Indie Identities: Indie Grits Film Festival explores the diversity of the Southeast

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Photos by Josh Thompson

AS POPULATION AND DIVERSITY INCREASE IN URBAN AREAS SUCH AS COLUMBIA, RESIDENTS OF THE AMERICAN SOUTHEAST ARE ATTEMPTING TO CRAFT THEIR OWN IDENTITIES THROUGH ART. WHETHER IT IS TO DISASSOCIATE FROM THE CONTROVERSIAL STEREOTYPES TIED TO THE SOUTH OR TO CONVEY INDIVIDUALISM IN ITS PUREST FORM, COMMUNITY GALLERIES, THEATERS AND PUBLIC SPACES OFFER ARTISTS THE OPPORTUNITY TO EXPRESS THEMSELVES.

Indie Grits, for example, The Nickelodeon Theatre’s premier annual arts festival, is paving the way for independent artists to connect with the community by developing works that are specifically geared toward Southeast culture. Indie Grits started in 2007 as a festival to simply showcase experimental film from around the Southeast region. Three years ago, however, co-directors Seth Gadsden and Andy Smith decided to feature more than just film by curating contextual art that was relevant to the Columbia community. The festival directors began working with cohorts of 15-20 artists throughout the year, developing new art using an expansive list of mediums. These artists were encouraged to collaborate on work that responded to a particular theme that was presently affecting the region.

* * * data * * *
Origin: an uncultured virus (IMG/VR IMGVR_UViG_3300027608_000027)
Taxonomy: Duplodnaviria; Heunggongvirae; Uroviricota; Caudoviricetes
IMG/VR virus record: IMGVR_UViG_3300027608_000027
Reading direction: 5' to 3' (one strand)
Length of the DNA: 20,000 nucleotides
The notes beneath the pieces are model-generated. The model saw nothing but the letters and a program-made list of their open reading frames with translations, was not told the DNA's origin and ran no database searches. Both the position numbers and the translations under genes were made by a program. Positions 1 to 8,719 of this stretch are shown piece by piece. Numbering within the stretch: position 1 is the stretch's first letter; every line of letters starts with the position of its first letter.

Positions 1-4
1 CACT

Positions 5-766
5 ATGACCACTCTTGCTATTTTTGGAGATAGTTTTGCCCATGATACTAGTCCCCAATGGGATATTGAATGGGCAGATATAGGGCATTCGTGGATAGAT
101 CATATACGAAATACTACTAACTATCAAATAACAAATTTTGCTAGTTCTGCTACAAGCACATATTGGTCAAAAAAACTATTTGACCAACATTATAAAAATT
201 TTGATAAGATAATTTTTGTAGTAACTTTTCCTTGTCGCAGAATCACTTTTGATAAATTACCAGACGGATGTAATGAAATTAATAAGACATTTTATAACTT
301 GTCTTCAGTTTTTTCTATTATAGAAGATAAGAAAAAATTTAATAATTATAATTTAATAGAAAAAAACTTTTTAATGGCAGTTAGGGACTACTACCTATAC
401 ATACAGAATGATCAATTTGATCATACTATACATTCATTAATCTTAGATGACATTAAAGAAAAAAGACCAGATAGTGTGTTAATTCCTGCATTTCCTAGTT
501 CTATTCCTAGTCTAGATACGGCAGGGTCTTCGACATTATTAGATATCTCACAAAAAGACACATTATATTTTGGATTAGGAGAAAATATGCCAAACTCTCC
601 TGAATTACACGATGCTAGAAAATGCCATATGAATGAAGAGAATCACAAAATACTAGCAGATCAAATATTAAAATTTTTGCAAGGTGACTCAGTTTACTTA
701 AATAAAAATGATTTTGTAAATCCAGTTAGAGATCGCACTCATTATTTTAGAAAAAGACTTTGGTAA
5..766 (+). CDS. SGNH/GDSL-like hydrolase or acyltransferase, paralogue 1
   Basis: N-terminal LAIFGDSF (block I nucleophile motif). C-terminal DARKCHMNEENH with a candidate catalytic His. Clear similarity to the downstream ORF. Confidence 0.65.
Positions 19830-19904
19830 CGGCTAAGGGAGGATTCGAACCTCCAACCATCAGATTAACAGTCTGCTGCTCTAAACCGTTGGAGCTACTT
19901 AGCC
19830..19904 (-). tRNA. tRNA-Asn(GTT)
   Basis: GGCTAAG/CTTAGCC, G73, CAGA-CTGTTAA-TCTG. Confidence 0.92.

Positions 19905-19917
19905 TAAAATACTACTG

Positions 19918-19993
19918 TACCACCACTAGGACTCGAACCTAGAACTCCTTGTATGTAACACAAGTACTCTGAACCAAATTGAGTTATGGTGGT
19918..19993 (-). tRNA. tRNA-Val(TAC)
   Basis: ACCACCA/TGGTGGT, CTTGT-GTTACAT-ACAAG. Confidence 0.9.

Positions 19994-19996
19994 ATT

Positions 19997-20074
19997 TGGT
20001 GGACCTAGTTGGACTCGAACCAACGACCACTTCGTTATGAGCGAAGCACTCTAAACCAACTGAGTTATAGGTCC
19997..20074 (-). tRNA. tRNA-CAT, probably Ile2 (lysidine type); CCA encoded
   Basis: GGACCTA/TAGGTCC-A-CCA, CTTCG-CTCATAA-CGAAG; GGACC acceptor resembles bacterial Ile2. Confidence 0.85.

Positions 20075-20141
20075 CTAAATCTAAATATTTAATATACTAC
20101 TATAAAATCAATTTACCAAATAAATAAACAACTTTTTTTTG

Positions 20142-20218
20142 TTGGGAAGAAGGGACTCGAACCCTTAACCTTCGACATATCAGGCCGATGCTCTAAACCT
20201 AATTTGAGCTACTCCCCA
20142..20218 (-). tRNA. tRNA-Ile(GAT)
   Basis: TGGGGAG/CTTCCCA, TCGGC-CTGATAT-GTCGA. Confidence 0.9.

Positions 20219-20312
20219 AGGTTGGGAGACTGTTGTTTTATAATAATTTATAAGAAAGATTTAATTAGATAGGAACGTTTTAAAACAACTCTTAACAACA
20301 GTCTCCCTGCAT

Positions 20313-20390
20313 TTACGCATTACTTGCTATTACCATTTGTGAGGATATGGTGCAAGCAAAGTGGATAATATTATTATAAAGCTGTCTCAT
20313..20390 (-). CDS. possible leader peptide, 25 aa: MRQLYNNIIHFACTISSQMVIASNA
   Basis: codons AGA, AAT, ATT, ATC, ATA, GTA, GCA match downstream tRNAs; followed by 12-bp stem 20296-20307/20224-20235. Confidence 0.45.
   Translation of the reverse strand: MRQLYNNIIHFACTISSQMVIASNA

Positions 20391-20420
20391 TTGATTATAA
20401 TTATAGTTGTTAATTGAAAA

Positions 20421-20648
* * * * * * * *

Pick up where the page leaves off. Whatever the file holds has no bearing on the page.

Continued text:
“We started theming the festivals in 2015 to curate art and initiate discussion,” Gadsden says. “A big part of Indie Grits and The Nickelodeon’s mission is social justice … We like to take on issues in the community and then figure out how art functions within that community.”

In 2016, Indie Grits theme “Waterlines” demonstrated the effects of the thousand-year flood that occurred in Columbia the previous October. Indie Grits selected a group of local and regional artists to explore the city’s new relationships with South Carolina waterways while attempting to heal and strengthen community members who were affected by the natural disaster.

“That opportunity became front and center,” Gadsden says. “Our theme for 2016 was already ‘The River’ but we decided to change it to ‘Waterlines’ to target the recent flood. We work to commission art that responds to issues. We feel like it’s not good enough to just exhibit and present. We also need to be out there engaging … Our goal is to manufacture empathy and to manufacture art that leads people to care and see something in a new way.”